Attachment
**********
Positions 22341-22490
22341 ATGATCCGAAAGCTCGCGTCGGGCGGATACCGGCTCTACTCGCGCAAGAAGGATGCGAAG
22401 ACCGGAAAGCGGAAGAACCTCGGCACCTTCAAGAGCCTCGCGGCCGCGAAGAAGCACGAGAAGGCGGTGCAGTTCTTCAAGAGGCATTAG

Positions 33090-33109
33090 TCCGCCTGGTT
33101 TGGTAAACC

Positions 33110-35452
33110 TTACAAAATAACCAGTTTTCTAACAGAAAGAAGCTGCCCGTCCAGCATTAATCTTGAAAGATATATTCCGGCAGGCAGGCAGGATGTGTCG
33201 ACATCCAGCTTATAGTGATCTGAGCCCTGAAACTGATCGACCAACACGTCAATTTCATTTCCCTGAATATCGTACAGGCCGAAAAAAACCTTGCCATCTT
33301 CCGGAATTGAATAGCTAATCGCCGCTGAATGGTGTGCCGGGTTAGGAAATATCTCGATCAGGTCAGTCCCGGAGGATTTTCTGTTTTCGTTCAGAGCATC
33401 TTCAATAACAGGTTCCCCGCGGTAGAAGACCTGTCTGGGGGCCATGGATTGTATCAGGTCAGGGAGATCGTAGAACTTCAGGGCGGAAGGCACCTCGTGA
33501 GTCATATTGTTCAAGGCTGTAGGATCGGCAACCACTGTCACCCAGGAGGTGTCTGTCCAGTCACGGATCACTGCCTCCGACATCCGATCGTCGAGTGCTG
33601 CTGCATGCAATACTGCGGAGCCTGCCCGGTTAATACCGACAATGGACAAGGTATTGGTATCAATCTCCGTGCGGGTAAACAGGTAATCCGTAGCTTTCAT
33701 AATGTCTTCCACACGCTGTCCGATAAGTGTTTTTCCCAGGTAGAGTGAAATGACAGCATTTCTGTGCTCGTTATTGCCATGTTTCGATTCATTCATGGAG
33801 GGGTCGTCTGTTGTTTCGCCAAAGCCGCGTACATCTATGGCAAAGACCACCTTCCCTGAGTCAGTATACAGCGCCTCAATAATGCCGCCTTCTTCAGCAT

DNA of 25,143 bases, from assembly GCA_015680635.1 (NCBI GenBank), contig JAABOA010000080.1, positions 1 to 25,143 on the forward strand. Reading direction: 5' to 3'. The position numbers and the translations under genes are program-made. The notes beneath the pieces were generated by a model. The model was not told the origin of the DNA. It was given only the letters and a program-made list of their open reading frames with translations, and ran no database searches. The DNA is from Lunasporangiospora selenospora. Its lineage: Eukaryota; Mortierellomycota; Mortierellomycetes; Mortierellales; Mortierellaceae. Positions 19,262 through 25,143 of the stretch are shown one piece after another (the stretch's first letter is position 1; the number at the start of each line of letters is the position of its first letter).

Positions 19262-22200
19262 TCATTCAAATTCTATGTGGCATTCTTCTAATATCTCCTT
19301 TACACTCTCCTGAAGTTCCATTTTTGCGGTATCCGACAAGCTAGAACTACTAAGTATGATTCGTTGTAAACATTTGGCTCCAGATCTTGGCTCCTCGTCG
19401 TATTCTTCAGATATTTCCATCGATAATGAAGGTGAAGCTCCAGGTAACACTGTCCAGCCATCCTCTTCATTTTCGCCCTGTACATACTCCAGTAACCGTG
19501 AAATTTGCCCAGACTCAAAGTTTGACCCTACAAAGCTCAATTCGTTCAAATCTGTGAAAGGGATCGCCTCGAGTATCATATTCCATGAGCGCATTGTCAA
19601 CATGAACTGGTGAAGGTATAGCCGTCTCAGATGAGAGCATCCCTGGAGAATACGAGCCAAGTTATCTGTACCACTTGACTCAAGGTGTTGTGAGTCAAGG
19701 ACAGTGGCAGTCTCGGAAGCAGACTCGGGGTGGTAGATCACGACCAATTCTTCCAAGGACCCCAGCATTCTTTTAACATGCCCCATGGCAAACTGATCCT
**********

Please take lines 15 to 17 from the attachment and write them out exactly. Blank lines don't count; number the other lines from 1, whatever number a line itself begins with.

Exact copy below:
33801 GGGTCGTCTGTTGTTTCGCCAAAGCCGCGTACATCTATGGCAAAGACCACCTTCCCTGAGTCAGTATACAGCGCCTCAATAATGCCGCCTTCTTCAGCAT

DNA of 25,143 bases, from assembly GCA_015680635.1 (NCBI GenBank), contig JAABOA010000080.1, positions 1 to 25,143 on the forward strand. Reading direction: 5' to 3'. The position numbers and the translations under genes are program-made. The notes beneath the pieces were generated by a model. The model was not told the origin of the DNA. It was given only the letters and a program-made list of their open reading frames with translations, and ran no database searches. The DNA is from Lunasporangiospora selenospora. Its lineage: Eukaryota; Mortierellomycota; Mortierellomycetes; Mortierellales; Mortierellaceae. Positions 19,262 through 25,143 of the stretch are shown one piece after another (the stretch's first letter is position 1; the number at the start of each line of letters is the position of its first letter).

Positions 19262-22200